Virtual race transformation reverses racial in-group bias

PLoS One. 2017 Apr 24;12(4):e0174965. doi: 10.1371/journal.pone.0174965. eCollection 2017.

Abstract

People generally show greater preference for members of their own racial group compared to racial out-group members. This type of 'in-group bias' is evident in mimicry behaviors. We tend to automatically mimic the behaviors of in-group members, and this behavior is associated with interpersonal sensitivity and empathy. However, mimicry is reduced when interacting with out-group members. Although race is considered an unchangeable trait, it is possible using embodiment in immersive virtual reality to engender the illusion in people of having a body of a different race. Previous research has used this technique to show that after a short period of embodiment of White people in a Black virtual body their implicit racial bias against Black people diminishes. Here we show that this technique powerfully enhances mimicry. We carried out an experiment with 32 White (Caucasian) female participants. Half were embodied in a White virtual body and the remainder in a Black virtual body. Each interacted in two different sessions with a White and a Black virtual character, in counterbalanced order. The results show that dyads with the same virtual body skin color expressed greater mimicry than those of different color. Importantly, this effect occurred depending on the virtual body's race, not participants' actual racial group. When embodied in a Black virtual body, White participants treat Black as their novel in-group and Whites become their novel out-group. This reversed in-group bias effect was obtained regardless of participants' level of implicit racial bias. We discuss the theoretical and practical implications of this surprising psychological phenomenon.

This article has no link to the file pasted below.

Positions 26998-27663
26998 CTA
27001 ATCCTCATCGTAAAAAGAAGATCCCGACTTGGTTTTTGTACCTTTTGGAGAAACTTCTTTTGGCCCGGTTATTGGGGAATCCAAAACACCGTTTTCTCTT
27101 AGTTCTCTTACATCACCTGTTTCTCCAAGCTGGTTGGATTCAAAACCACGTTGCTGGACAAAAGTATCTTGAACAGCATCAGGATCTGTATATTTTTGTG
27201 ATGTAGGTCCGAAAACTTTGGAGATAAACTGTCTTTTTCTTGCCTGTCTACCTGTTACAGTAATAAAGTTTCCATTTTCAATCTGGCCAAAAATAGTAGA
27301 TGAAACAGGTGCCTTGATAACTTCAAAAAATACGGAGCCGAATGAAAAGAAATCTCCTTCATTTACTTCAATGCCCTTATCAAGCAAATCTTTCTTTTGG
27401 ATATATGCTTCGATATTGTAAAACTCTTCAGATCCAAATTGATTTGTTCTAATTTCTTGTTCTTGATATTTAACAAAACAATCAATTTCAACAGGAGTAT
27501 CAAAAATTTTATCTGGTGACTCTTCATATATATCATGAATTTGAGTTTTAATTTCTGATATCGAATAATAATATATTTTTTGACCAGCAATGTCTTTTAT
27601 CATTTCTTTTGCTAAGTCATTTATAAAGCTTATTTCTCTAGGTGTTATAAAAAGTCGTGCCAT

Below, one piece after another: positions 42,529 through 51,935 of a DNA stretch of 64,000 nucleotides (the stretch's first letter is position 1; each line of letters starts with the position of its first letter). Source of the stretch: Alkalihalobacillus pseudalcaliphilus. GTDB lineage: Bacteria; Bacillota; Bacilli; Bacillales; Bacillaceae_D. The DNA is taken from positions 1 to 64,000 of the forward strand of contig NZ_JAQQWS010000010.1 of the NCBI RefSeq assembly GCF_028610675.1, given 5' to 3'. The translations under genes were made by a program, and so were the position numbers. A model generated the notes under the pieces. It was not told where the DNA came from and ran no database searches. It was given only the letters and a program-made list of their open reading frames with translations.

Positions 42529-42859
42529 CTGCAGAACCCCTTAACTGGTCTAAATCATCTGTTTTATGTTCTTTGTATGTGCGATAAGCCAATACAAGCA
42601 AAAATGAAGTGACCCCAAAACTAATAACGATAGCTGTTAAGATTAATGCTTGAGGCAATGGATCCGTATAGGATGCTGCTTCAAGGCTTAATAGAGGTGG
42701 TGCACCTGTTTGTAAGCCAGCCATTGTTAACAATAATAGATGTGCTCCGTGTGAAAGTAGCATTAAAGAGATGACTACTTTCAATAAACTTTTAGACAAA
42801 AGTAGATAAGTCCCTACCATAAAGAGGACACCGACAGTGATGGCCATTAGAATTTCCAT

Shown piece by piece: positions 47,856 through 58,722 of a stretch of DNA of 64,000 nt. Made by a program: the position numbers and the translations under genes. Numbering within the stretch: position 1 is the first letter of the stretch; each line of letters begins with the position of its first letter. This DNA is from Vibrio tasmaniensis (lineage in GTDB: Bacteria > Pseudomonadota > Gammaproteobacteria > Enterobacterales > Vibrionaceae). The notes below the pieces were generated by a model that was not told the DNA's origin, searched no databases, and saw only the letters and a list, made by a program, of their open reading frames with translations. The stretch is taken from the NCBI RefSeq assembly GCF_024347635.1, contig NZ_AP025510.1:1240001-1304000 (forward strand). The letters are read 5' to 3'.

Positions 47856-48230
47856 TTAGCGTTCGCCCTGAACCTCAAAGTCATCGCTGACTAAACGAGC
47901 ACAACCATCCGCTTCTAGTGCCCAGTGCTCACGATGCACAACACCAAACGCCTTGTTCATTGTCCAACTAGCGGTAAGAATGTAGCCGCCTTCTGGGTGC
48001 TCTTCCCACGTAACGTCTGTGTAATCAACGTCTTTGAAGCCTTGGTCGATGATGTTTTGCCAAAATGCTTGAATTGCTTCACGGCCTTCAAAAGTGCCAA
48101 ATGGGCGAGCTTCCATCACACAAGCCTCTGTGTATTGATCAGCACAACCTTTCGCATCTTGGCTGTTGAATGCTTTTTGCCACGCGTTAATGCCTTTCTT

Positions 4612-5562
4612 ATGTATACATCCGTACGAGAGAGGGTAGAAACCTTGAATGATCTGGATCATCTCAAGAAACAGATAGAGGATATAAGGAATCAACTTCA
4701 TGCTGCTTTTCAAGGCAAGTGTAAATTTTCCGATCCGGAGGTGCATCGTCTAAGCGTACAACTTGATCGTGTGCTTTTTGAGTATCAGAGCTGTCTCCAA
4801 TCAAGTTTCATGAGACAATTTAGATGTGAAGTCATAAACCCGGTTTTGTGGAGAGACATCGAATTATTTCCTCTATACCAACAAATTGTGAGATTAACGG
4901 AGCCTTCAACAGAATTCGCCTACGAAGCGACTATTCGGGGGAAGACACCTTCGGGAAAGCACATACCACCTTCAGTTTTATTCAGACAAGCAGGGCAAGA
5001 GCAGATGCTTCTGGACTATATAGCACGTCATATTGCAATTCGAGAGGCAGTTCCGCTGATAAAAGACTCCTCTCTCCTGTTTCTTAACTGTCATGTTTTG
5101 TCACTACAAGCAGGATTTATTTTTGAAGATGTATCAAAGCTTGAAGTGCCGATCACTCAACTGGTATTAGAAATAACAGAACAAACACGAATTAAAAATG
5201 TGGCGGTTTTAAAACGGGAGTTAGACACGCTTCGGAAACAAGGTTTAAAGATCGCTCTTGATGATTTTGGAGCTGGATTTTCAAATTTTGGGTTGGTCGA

MeSH terms

  • Adult
  • African Americans / psychology*
  • Empathy
  • European Continental Ancestry Group / psychology*
  • Female
  • Humans
  • Interpersonal Relations*
  • Middle Aged
  • Racism / psychology*
  • Young Adult

Grant support

The first author’s work was supported by a fellowship from the Swiss National Science Foundation (Grant No. 142092). The project was carried out under the European Union FP7 Future and Emerging Technologies Integrated Project Virtual Embodiment and Robotic Re-Embodiment (VERE) (#257695). This work was also supported by PSI2014-56301-R Ser Einstein: La Influencia de Internalizar un Cuerpo Virtual en la Inteligencia, Ministerio de Economía, Industria y Competitividad of Spain. The funders had no role in study design, data collection and analysis, decision to publish, or preparation of the manuscript.